I'm glad I'll have a whole new batch of students in January. I see some mistakes I've made and have some ideas about how to rectify them, but you know how it is, it's hard to do that in mid-stream. I had to let some things play out and now it's too late to change them. That's the way it always is with me. My classes feel like organic entities to me. And being at this new school I'm confronted with a whole new set of decisions and conditions.
But trying as it is, it's good to feel brand new. And anyway, I like trials. Call me Odysseus.

Melanie

2 Comments:

Anonymous Anonymous said...

entirely off the subject, but i've thrown this around in my head a bunch and i want to say it.

Saturday was the first time I've seen Brother Bill's room since he died. I was staring into space waiting for time to run out on aa SAT section that I'd already finished when I realized that my bladder wasn't going to hold out until the end of the test. The sympathetic proctor let me hurry to the restroom. The women's bathroom at St. Paul's is right next to Brother Bill's room. Since there was no one in the hall when I stepped out, much relieved, from the bathroom, I stopped to peer in the window. I knew that the room had been locked up since the funeral, but somehow I didn't expect what I saw. It was so empty, not empty in a way that would be refilled with life on Monday morning, but barren of the possibility of the joy I have always associated with it. Everything was in place as if he had just left for the weekend. The curtains were closed, and the room itself was darker than I've ever seen it before. All the desks faced his, with the TV on the left and his chair turned toward the right. The righthand windowsills were cluttered with trophies from past QuizBowl trouncings. Nothing had been touched. His desk was neat as always; even the kleenex box seemed as if he had left it there. I cried. I hadn't cried when I had heard the news or when I had given the card to Mr. Werther to take to the funeral, but I cried then. I'm not really sure why, except that I've never seen a room so deserted by life. It was real in a whole new way, more real than any funeral, more real even than seeing a made-up body in a casket awaiting burial. I've never been so stricken by death, and I'd never experienced the pure absence of life. But that's what I saw when I looked through that window. There were no happy images, no images of any kind. There was nothing, no clutter and no mortality.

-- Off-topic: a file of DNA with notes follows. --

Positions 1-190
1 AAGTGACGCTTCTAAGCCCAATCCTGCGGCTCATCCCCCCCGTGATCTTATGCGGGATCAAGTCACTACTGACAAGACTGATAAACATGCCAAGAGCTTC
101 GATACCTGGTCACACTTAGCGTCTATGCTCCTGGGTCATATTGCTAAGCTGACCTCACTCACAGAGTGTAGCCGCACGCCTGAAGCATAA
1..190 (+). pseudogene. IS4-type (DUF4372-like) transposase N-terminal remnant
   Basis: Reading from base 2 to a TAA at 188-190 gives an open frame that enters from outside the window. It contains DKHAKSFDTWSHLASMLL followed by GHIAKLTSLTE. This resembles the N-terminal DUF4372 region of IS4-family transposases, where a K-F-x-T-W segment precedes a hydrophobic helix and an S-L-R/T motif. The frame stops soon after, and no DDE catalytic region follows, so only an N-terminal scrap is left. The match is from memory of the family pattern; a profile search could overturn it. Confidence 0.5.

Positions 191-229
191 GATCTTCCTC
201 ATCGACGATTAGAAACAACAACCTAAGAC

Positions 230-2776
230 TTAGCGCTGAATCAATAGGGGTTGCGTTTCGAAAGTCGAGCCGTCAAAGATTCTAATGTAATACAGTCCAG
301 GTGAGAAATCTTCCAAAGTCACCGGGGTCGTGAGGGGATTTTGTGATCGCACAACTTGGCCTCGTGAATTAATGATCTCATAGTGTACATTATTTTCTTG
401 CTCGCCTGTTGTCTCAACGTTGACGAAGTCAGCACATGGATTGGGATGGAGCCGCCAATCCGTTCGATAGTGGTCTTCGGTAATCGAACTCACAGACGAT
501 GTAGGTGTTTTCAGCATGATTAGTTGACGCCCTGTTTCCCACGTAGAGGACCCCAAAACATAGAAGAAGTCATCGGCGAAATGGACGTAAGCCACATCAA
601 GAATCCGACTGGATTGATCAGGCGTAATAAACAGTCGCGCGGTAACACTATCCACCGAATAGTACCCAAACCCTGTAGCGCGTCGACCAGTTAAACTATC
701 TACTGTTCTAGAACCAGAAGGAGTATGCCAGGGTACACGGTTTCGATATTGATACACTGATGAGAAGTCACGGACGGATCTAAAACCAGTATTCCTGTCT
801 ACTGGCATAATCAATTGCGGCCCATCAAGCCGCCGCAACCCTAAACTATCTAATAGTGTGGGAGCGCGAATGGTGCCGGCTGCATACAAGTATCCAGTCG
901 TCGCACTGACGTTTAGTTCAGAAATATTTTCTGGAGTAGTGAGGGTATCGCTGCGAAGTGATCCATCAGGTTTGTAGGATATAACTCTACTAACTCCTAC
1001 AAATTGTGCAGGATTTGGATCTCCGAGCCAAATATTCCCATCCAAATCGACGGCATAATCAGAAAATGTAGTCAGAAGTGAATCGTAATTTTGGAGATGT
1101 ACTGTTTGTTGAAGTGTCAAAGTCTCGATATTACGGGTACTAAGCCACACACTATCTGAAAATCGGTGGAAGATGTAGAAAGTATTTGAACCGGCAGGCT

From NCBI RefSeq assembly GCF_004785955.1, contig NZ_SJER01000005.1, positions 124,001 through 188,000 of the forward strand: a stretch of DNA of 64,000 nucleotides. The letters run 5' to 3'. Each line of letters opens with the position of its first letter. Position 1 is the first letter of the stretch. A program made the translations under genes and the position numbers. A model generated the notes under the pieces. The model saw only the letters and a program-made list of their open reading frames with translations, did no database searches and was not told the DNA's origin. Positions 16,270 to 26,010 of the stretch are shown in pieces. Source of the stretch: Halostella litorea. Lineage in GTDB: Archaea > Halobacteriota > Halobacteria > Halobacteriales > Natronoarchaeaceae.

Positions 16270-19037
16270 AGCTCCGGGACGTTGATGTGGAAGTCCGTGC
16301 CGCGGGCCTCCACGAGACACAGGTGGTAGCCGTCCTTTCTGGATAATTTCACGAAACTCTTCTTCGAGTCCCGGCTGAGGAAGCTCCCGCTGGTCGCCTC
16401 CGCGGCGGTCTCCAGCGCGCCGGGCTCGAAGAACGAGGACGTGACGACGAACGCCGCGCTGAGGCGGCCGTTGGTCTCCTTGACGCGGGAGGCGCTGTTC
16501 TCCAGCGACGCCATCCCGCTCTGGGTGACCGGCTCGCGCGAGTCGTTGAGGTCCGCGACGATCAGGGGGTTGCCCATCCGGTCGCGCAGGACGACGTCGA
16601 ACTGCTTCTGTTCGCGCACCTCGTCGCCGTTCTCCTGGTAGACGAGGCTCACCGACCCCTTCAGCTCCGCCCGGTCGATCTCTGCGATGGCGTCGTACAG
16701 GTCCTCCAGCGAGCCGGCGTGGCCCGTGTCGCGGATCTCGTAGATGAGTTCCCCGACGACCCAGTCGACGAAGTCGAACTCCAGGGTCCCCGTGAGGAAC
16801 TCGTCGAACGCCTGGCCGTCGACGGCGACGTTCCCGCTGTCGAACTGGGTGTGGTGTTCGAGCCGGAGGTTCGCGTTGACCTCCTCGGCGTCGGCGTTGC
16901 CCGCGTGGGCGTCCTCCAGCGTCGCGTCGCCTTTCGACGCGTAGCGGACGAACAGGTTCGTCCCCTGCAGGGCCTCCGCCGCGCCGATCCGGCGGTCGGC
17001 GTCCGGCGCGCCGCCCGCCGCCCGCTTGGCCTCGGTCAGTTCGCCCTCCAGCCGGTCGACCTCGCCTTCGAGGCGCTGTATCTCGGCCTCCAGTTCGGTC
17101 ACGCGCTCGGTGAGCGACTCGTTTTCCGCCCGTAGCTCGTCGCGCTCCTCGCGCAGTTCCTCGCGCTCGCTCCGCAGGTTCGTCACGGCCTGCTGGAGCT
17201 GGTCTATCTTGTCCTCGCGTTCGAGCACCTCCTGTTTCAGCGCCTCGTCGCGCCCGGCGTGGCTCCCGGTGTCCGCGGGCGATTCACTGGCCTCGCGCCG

I've never imagined QuizBowl without Brother Bill, but I guess I'll know that I never saw St. Paul's loose when he was there, even if they did win because of a misused conjunction.

Caitlin

8:36 PM  
Blogger Melanie Plesh said...

To Caitlin,
That was a beautiful thing you wrote. Beautiful in that you saw something real and that moved you, and you depicted it. Perfectly. I understood.
Brother Bill...I guess his presence was bigger than we understood until it wasn't there anymore, and now there's just a gap.
Melanie

7:13 AM